Drone maker Raytheon target of first RNC-related protest

Pinellas sheriff’s Deputy Ed Diluzio asks CodePink and St. Pete for Peace protesters to move off private property in Largo.
Pinellas sheriff’s Deputy Ed Diluzio asks CodePink and St. Pete for Peace protesters to move off private property in Largo.
Published Aug. 24, 2012

LARGO — Seventy-five protesters, many dressed in pink, gathered outside the local production plant of Raytheon on Thursday, denouncing the defense contractor for its role in drone warfare.

The demonstration, organized by the groups CodePink and St. Pete for Peace, marked the unofficial start of protests surrounding the Republican National Convention, set to kick off Monday in Tampa.

"Raytheon, shame on you," they chanted. "Children die because of you."

The director of the Young-Rainey Star Center was not happy to see a collection of elaborately costumed demonstrators — a Grim Reaper and a carrot-shaped helicopter among them — congregating in his parking lot.

"The right of way is over there," Paul Sacco said. The property is owned by the Pinellas County Industrial Development Authority.

"I'm very confused," said Tighe Barry, dressed in pink and a straw hat with a Hello Kitty ribbon. "It seems to me this is county land. I have a First Amendment right to be here."

And so it went. Sacco yelled, "Everybody, let's go! Let's go!" But nobody did, until a Pinellas sheriff's deputy arrived. He persuaded the group to move to the sidewalk, then drove away, leaving the protesters free to march up and down the median for an hour and a half.

One woman in a white van shouted: "Go to Tampa!" and made an obscene gesture.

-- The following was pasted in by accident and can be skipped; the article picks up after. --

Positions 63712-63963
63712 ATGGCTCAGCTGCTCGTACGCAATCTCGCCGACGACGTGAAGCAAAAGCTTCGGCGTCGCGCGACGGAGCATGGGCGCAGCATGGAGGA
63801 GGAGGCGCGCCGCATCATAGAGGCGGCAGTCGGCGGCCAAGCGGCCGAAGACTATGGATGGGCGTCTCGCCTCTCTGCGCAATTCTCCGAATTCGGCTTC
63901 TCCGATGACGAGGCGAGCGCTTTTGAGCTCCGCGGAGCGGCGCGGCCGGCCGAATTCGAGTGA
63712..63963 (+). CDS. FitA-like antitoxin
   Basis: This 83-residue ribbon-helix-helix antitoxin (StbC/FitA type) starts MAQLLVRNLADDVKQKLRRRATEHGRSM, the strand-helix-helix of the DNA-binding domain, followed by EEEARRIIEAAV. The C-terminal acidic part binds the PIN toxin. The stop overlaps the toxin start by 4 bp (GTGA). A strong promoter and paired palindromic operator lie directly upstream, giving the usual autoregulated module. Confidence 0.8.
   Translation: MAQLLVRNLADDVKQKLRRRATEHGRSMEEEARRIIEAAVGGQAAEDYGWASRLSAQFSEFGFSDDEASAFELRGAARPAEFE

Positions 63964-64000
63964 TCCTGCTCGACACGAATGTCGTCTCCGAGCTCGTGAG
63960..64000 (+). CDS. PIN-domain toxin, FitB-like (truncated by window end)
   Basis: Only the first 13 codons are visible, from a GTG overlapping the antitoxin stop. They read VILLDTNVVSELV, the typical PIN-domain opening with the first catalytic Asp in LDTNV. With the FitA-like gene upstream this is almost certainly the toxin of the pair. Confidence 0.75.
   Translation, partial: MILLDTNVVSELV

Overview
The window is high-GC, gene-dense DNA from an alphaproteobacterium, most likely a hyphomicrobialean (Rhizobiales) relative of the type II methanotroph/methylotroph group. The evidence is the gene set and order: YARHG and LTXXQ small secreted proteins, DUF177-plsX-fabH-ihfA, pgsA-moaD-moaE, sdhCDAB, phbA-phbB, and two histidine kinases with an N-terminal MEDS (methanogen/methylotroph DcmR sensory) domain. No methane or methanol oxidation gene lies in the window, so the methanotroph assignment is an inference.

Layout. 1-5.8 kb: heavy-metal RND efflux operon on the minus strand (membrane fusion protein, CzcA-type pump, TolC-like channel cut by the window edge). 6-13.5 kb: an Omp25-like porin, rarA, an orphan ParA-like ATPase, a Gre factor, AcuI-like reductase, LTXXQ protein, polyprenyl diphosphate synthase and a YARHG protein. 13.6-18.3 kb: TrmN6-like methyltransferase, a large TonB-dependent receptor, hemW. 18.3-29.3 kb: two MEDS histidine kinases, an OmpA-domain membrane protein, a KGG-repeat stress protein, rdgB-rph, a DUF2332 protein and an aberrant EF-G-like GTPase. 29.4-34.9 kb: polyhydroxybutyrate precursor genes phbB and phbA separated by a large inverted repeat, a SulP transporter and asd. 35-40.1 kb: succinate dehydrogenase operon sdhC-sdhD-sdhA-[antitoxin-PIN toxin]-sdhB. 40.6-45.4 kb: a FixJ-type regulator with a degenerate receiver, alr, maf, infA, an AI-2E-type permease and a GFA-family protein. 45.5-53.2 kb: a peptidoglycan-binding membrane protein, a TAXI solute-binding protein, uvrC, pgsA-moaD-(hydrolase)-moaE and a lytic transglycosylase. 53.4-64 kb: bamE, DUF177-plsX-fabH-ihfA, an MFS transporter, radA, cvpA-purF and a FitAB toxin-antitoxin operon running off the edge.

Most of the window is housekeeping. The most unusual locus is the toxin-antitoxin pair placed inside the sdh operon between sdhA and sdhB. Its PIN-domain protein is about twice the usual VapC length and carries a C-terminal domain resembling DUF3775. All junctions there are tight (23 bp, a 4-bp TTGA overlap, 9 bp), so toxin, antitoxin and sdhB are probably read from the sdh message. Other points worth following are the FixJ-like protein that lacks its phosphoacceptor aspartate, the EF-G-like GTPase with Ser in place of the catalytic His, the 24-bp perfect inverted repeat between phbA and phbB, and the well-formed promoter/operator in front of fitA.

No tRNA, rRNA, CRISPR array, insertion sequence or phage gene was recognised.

One of the organizers of the event, St. Pete for Peace, earned a reputation for its regular protests outside the former BayWalk complex in opposition to the wars in Iraq and Afghanistan. But Medea Benjamin, co-founder of the antiwar group CodePink, was the biggest name there.

Benjamin recently wrote a book called Drone Warfare: Killing by Remote Control that mentions Raytheon. New York's Newsday once described her as "one of America's most committed — and most effective — fighters for human rights."

"I was speaking out against Saddam Hussein when Donald Rumsfeld was still shaking hands with him," she told Newsday in 2004.

In her book, she writes that drone strikes have killed more than 3,000 people in Pakistan and that drones struck 46 times under President George W. Bush and more than 300 times under President Barack Obama. The smaller robotic planes have become a vital tactic in Iraq, Afghanistan and other locations because they are cheaper, smaller and easier to use.

"Raytheon is one of the companies in production of drone software as well as drones, and one of the companies that profits from war and is addicted to war," Benjamin said. "Companies like Raytheon survive because of our tax dollars."

Peter Ramjug, a spokesman for Raytheon, headquartered in Waltham, Mass., declined to discuss the company's drone production. A company website listed sales of $25 billion and 71,000 employees worldwide.

"We respect anyone's right to a peaceful protest," Ramjug said. "Here in Largo and St. Petersburg, Raytheon has more than 1,000 employees making communication products and systems that protect our national security and help keep America safe."

Four sheriff's cruisers showed up close to 6 p.m., but the protesters were already heading for their cars.

Times researcher Caryn Baird contributed to this report. Leonora LaPeter Anton can be reached at (727) 893-8640.